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Business reignites call for third Heathrow runway

Business leaders have slammed the government’s decision to rule out the construction of a third runway at Heathrow airport as “negligent”.

The comments came as transport lobbyists published a hard-hitting report on deteriorating transport links in London and across the UK.

The report, compiled by a commission set up by business lobby group London First, says that decades of short term thinking and unstable transport planning has left the UK with no credible aviation policy, expensive railways and congested roads.

Shift in focus

Commission members told NCE that they were concerned that the recent shift in political focus toward a Thames Estuary airport — accepted by government to be at least two or three decades away from being a reality — distracted attention from dealing with more immediate problems facing the country in the next 10 to 15 years.

“There seems to be a growing consensus about the need for a [suitable] hub for the future,” said commissioner and consultant Aecom global director John Vincent. “But [the debate] is weighted towards one option that is way into the future. The imperative is to get an expanded Heathrow onto the agenda.”

The report, London, Britain and the World: Transport Links for Economic Growth, states that the “consequences of inaction” are being felt now in the guise of unacceptable transport infrastructure quality, diminishing access and poor resilience which represent an “immediate threat” to London’s ability to compete globally for investment and talent and extend benefits to the rest of the UK.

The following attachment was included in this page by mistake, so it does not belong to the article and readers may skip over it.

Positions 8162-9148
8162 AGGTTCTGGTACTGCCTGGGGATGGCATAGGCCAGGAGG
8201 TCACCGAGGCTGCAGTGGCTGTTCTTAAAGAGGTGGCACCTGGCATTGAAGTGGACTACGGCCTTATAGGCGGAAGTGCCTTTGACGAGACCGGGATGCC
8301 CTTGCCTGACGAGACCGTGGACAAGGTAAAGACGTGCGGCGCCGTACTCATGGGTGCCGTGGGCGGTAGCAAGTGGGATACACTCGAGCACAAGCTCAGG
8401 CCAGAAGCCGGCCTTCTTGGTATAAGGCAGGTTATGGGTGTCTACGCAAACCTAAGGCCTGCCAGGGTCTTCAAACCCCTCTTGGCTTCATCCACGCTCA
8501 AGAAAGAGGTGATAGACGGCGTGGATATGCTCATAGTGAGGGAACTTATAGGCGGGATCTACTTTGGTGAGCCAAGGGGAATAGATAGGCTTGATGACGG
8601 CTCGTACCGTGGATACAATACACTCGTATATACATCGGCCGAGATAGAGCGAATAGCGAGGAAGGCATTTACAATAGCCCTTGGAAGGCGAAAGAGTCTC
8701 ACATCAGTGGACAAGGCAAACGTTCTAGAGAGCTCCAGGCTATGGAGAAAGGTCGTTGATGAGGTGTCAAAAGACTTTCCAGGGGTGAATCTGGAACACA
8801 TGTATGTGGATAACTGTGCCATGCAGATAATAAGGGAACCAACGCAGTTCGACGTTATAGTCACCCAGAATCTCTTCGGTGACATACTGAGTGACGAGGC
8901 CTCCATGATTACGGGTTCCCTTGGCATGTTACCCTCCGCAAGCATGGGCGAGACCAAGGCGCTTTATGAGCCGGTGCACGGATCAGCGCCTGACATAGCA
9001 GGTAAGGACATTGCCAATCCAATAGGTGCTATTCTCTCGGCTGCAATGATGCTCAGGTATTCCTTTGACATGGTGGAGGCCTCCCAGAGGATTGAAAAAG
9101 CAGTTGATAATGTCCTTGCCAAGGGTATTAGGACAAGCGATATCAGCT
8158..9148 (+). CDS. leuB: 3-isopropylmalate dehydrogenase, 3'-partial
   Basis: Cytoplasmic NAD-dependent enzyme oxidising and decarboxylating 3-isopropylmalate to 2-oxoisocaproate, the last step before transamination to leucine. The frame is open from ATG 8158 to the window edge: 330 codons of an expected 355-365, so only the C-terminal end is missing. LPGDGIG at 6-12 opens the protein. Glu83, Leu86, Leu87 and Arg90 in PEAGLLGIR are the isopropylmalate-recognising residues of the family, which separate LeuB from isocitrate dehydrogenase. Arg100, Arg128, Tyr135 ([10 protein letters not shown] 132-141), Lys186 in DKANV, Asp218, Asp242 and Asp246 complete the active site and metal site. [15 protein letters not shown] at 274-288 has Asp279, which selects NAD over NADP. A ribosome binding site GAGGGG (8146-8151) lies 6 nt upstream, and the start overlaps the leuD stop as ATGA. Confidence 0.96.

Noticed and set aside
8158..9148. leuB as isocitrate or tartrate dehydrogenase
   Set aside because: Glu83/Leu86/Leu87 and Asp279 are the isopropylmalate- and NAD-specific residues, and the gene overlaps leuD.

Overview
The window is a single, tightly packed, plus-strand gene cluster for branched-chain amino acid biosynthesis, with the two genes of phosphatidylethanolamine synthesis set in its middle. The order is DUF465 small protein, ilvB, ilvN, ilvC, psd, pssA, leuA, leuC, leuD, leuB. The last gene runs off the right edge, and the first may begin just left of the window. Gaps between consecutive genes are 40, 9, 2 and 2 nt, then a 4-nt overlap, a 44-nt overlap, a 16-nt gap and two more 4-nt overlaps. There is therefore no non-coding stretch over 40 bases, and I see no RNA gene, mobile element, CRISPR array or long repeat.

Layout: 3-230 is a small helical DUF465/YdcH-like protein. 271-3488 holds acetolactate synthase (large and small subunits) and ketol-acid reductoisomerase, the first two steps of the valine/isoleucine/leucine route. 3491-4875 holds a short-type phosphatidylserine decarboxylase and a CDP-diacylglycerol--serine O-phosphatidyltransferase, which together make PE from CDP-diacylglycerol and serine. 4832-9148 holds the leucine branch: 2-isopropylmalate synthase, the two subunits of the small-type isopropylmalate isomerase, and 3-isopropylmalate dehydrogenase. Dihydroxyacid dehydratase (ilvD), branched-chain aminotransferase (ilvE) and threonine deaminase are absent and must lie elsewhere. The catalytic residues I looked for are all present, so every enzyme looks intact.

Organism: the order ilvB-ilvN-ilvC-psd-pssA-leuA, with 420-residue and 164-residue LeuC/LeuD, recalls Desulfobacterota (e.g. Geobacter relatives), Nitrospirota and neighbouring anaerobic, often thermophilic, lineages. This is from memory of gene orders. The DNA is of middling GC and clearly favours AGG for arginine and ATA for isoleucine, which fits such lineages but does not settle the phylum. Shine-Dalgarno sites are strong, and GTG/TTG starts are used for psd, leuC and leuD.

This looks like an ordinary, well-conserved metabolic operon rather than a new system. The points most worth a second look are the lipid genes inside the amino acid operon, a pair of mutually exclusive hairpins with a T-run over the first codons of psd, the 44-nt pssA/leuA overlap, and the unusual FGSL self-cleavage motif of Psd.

“London’s competitive position will be eroded”

John Vincent, Aecom

The commission makes several recommendations for road, rail and air transport improvements (see box). But it emphases that aviation poses the most immediate and large scale challenge.

Last week transport experts told NCE that plans for a third runway at Heathrow should be revisited because it would be funded by operator BAA.

But the Conservatives and Liberal Democrats are opposed to expansion at Heathrow.

Report commissioner and cost consultant CBRE’s executive director Peter Damesick said that this was not an insurmountable challenge. Damesick is also CBRE’s chief economist for Europe the Middle East and Asia.

Difficult position

“The danger is that unfortunately the coalition government has put itself in the difficult position of ruling out [a third runway], which makes it difficult to go back on,” he said. “But that’s not to say it won’t do that.”

The report’s authors stressed that action is needed quickly, with other European airports such as Amsterdam, Paris and Frankfurt already increasing their links with emerging nations.

Specifically London has no direct air links to Chile, Colombia, Peru, Venezuela, Indonesia and the Philippines. Damesick said the UK cannot afford to wait for a hub airport in the Thames Estuary.

“There are many, many obstacles to overcome — and even if they are overcome it could be 20 or 30 years to build it,” said Vincent. “In that time London’s competitive position will be eroded.”